Before I begin sharing about the incredible lesson I learned from living as the Good Samaritan this week, I need to share something about myself: If I receive criticism, directly or implied, I will usually hurt for days as I process through the pain of not being ‘good enough’. Each of us needs course corrections and guidance. I struggle with receiving such corrections, no matter how kindly given.


Her criticism hurt

This last month, I’ve been heavily involved in a community outreach project. The person who bore responsibility for running our area is a remarkable woman. She is polished, confident, and very direct.

Working closely together gave me the opportunity to learn from her and to see how she handles set-backs. It also gave her the opportunity to see where I needed course corrections, which she gave in a very direct, no-nonsense fashion. It hurt.

As I walked out of her office the first day, my heart hurt at the candid criticisms leveled my way. The Spirit whispered to my heart. In the parable of the Good Samaritan, the Samaritan cares for the injured man, takes him to an inn to be cared for, and goes on his way. The Samaritan does not wait for the man to recover so as to receive gratitude. He sees a need, serves, and moves forward with what he needs to do.

This is what I knew I must do in this situation. Mine was not to complain within my heart at the method of communication, mine was to do. Mine was not to find fault with a perceived lack of compassion and appreciation, mine was to do. So I did. I served wherever I could. In any way that I could lighten this woman’s load, I did.

When I grabbed myself a water bottle, I grabbed two and left one on the corner of her desk. When she needed a doorstop, I ran to 3 separate buildings to find her one. When her pen ran dry as she scribbled notes, I silently handed her mine. Wherever and however I could lighten her load, I tried to do so.

Did she snip at me while communicating a need? I focused on what needed to be taken care of, rather than the method of communication.


When I grabbed myself a water bottle, I grabbed two and left one on the corner of her desk.

As I did so, I discovered a wonderful, incredible gift! The pain of being criticized was gone. Absolutely gone! It was replaced by a deep and abiding love and affection for this woman. I saw the weight of her responsibilities and my heart ached for all that she was sacrificing for this project and all that she needed to do.

She did not express any gratitude for my extra efforts. In fact, in the highly stressful situations, she was often even more blunt in her style of communication with me. But it didn’t matter! I was so focused on serving that my mind had no room for taking offense! I felt compassion for the stress she was under.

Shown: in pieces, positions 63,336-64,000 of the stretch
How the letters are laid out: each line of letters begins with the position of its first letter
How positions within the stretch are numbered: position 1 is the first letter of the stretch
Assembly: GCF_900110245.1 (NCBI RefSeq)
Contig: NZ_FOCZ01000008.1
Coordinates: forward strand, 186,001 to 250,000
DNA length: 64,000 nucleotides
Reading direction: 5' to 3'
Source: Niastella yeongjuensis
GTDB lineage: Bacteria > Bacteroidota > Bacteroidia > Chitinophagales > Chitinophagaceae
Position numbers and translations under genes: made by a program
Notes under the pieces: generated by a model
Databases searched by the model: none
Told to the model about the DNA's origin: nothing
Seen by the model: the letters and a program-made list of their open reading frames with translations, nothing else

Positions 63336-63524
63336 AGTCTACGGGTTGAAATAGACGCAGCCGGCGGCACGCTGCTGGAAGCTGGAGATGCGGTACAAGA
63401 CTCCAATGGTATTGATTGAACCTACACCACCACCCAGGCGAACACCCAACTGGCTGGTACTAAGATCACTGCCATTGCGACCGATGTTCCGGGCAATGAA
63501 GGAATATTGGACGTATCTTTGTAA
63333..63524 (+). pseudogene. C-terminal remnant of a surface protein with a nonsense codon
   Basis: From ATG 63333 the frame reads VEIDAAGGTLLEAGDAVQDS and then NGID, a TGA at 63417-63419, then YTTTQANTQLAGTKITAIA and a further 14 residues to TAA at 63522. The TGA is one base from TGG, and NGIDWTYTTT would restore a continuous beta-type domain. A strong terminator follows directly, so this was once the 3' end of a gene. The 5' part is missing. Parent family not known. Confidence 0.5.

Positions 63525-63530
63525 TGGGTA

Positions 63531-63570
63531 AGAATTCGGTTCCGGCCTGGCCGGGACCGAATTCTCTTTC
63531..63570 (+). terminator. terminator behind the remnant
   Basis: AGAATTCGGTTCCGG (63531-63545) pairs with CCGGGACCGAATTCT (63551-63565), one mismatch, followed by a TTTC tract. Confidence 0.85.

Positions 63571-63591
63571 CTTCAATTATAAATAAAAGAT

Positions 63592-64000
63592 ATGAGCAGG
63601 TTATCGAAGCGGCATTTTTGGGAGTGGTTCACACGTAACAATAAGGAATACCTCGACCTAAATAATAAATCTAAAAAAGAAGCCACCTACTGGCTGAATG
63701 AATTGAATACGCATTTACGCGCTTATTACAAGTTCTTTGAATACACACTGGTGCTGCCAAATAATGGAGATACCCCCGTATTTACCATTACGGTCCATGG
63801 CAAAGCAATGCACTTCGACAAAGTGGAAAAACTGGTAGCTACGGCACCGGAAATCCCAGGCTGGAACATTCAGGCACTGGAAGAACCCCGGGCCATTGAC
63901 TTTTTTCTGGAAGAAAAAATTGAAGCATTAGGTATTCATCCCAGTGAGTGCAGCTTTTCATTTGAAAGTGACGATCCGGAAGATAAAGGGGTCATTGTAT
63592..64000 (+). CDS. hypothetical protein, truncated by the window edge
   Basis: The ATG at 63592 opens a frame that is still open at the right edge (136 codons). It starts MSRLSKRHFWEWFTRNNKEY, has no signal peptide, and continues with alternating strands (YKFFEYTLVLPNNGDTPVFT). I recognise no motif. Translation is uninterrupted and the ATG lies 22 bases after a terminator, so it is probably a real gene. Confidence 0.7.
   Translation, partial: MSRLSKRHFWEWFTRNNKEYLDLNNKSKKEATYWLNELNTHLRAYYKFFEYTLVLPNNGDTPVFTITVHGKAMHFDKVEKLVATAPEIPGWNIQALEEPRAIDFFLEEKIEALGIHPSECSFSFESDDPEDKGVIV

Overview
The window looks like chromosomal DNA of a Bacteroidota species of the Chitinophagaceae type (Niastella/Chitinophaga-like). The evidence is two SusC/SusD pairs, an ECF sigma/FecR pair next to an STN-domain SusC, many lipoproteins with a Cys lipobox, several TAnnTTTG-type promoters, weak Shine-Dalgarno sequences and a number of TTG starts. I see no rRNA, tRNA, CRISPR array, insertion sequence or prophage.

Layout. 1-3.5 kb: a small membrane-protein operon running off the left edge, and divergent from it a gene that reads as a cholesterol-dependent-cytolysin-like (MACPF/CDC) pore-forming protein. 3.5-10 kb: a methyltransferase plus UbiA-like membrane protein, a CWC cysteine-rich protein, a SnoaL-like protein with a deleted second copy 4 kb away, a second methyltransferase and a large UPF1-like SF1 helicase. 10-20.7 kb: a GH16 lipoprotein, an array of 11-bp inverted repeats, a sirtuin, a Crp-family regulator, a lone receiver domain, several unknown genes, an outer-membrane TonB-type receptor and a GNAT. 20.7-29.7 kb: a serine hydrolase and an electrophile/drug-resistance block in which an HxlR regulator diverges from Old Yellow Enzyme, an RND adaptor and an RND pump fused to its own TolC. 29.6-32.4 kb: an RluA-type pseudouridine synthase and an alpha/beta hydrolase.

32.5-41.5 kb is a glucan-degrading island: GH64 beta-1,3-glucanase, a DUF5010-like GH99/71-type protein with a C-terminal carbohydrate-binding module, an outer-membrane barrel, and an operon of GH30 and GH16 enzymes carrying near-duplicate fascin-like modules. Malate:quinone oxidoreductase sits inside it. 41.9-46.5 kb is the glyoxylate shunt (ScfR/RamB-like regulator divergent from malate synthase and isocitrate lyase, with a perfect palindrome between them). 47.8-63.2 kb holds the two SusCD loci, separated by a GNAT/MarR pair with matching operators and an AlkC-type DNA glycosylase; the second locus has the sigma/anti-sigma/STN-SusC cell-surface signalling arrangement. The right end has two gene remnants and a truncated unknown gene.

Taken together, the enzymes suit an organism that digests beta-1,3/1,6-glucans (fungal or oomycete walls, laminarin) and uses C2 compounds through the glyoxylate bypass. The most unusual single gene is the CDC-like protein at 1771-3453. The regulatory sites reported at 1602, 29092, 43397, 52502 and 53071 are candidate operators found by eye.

Charity allowed me to overcome a weakness I have struggled with my entire life! By focusing on serving and loving, I had no room for Satan to attack my heart and mind with thoughts of not being good enough or with thoughts that someone was unfairly being unkind! What a relief! What a wonderful gift from my Heavenly Father!

I learned that when I am so busy loving and serving someone, I have no room in my heart for their actions to hurt me! Instead, greater empathy and compassion came into my heart the more I focused on lightening her burdens.

We control which direction our thoughts take. We control how we perceive others and situations. By taking control of my thoughts, and focusing on serving rather than allowing hurt to reign, I was able to accomplish more and with more composure than I have ever done before. I amazed myself in many situations that before would have caused me tears of anguish. Instead, I could stand tall, enveloped in a spirit of love and compassion. It was empowering and absolutely amazing.

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To read more of Emlee’s articles, click here.

By following the example of the Good Samaritan by simply serving wherever there was a need, with no thought to myself, I learned to act with charity. Not the charity that is feeding the hungry or giving shelter to the homeless. Charity that is patient with someone’s less-than-stellar moments. Charity that causes me to be sympathetic and forgiving when, before, I would have taken offense.

The Good Samaritan wasn’t concerned with WHO was right, he was concerned with DOING right. This week, I learned the power that comes from focusing on doing right. The power to overcome hurt. The power to love.

About Emlee Taylor
Growing up all over the world gave Emlee Taylor an opportunity to see the incredible differences the Lord created in humanity; and even better, the passions we all share as members of the human race: love for family, faith, & a desire to make a difference. Emlee lives life with passion—focusing her time now on raising four children and teaching them to recognize truth and to live true to that truth, regardless of others’ expectations. Emlee is passionately in love with her bestest friend and husband of more than 20 years. 

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